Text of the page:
Articles & Case Studies

Drainage surveys support Dover Western Docks Revival development

Posted: Wednesday 29th August 2018

Drainage engineers from Lanes Group plc have been carrying out detailed CCTV camera surveys around the Port of Dover as part of the flagship Dover Western Docks Revival (DWDR) development.

Hundreds of meters of surface water drainage pipes running into the current Western Docks have required surveying before construction teams start the utilities phase of the project.

John Gilbert, Area Development Manager for Lanes Sevenoaks, said: "As is often the case, records for drains installed many years ago are not complete, so at the start of such development projects a full site survey of all drainage is needed.

"Our CCTV drainage survey reports will allow civil engineers working on the DWDR development to decide which drains can be blocked off, which need to be diverted and where new surface water drains need to be installed."

Lanes deployed a jet vac tanker and a CCTV drainage survey team to carry out the drainage investigations and surveys.

The jet vac tanker was used to jet clean drain lines, allowing the CCTV drainage survey teams to use robotic cameras and push-rod cameras to record HD-quality video of the pipes, revealing their condition.

John Gilbert said: "The project has tested the detective skills of drainage engineers as they've followed and plotted drain lines across the docks.

"It has been a case of joining dots to create a complete, detailed and highly accurate map of the drainage system which architects and civil engineers will use to help them draw up detailed development plans for the exciting DWDR project."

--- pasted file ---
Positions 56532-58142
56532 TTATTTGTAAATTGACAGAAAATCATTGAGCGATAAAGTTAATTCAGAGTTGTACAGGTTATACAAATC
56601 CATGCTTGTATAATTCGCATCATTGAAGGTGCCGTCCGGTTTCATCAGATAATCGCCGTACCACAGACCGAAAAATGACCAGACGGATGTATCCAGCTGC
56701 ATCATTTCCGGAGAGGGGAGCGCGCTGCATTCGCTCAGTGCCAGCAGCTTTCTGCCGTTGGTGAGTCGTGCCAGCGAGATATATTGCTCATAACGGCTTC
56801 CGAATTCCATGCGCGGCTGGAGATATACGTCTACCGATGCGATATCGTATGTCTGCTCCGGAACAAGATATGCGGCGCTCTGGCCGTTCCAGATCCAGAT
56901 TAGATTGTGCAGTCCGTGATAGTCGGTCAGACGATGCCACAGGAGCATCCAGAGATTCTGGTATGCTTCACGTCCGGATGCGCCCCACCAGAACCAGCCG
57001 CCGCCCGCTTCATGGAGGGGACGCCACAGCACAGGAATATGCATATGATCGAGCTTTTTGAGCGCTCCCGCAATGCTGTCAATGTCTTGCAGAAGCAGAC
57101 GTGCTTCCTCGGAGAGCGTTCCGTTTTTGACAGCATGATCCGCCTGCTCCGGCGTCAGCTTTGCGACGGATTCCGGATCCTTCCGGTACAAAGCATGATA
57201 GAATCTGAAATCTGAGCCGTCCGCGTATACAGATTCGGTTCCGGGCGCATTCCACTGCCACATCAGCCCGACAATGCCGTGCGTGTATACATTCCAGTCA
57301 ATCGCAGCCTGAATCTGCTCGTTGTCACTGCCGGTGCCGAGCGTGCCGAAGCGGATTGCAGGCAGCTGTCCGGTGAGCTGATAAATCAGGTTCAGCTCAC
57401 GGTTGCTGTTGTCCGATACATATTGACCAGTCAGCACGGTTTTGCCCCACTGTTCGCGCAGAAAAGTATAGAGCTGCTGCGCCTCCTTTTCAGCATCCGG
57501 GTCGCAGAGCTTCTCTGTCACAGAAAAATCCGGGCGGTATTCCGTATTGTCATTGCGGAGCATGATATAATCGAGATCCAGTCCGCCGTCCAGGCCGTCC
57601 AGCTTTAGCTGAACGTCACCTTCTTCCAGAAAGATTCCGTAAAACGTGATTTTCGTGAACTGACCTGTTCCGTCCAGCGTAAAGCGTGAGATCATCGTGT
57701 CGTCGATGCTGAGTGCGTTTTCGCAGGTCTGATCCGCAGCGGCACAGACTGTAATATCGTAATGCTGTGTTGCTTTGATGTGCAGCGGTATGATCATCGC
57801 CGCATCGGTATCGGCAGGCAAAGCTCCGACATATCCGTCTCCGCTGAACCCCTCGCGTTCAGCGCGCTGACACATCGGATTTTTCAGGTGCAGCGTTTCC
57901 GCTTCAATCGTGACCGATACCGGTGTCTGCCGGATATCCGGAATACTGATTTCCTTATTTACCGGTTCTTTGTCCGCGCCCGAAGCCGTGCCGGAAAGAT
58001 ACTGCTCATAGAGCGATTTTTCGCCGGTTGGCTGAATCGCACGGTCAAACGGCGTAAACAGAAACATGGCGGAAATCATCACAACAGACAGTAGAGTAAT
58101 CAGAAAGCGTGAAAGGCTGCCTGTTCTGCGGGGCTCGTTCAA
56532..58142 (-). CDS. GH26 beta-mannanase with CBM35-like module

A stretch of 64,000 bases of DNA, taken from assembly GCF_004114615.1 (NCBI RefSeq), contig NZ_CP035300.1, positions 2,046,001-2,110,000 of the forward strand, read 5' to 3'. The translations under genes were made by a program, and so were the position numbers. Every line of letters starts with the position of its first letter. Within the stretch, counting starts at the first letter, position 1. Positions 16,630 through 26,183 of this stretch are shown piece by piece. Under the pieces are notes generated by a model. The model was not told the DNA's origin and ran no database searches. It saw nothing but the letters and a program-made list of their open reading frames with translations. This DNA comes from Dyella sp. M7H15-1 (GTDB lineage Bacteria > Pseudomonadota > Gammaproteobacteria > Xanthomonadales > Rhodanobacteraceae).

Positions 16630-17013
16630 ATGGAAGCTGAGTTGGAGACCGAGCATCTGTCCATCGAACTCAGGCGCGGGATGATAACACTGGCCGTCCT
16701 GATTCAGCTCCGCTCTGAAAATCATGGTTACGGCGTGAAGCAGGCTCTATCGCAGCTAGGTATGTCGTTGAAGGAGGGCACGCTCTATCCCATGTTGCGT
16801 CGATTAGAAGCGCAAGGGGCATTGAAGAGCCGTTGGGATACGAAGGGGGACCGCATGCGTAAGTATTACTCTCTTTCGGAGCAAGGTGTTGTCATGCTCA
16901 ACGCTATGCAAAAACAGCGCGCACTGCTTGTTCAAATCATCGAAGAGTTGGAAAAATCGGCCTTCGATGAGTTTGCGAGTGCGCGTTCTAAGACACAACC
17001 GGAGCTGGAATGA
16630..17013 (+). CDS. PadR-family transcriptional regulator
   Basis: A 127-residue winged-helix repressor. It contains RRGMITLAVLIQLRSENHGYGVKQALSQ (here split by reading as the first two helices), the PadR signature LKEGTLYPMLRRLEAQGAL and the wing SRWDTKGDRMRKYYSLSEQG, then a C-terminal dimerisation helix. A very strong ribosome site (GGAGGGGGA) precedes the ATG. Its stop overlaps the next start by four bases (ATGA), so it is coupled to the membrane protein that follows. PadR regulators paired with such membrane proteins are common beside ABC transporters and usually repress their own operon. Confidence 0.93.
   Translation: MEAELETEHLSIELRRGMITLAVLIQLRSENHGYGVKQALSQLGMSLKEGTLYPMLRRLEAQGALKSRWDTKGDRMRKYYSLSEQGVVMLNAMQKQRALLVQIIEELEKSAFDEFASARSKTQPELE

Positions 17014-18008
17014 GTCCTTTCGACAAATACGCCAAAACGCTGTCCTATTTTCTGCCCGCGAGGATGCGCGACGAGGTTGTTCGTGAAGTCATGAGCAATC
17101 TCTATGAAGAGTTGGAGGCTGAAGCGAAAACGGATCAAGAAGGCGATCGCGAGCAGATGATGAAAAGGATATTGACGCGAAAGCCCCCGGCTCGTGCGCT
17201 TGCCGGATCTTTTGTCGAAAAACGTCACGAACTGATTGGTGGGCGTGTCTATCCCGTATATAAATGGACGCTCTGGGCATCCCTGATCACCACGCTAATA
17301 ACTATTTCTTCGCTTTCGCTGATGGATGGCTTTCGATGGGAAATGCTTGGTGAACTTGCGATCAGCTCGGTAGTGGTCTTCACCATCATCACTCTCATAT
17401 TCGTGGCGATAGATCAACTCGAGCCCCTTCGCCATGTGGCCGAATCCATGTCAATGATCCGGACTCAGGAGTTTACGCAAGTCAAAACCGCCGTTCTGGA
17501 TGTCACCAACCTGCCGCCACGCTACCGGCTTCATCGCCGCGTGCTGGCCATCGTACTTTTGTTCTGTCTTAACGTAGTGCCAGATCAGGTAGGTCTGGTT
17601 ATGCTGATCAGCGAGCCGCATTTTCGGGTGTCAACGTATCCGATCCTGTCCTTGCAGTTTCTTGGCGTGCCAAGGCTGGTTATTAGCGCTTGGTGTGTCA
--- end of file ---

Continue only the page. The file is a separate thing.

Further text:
The Port of Dover achieved Government approval in 2012 to develop the Western Docks, providing the opportunity to unlock the many benefits to both the Port and the wider East Kent region.

DWDR represents a one-off opportunity for the regeneration of Dover. It will deliver two deep-water berths and a new refrigerated cargo terminal (RCT), along with hectares of reclaimed land for future port-centric development, releasing space within the Eastern Docks for ferry traffic.

The DWDR plans also include a new 250 berth marina in the outer harbour, connected to the existing Wellington Dock through a navigational lock channel, and a transformed public realm waterfront through the creation of a new marina pier and marina curve.




Read the magazine online

December 2018

About the magazine »
Magazine archive »


Advertisements

Information for advertisers »

Sykes Pumps
Pulsar Button June 13 Prominent Fluid Controls Verder buttonwood marketing Harvey Communications Water Aid British Water Huber wateractive
ATI UK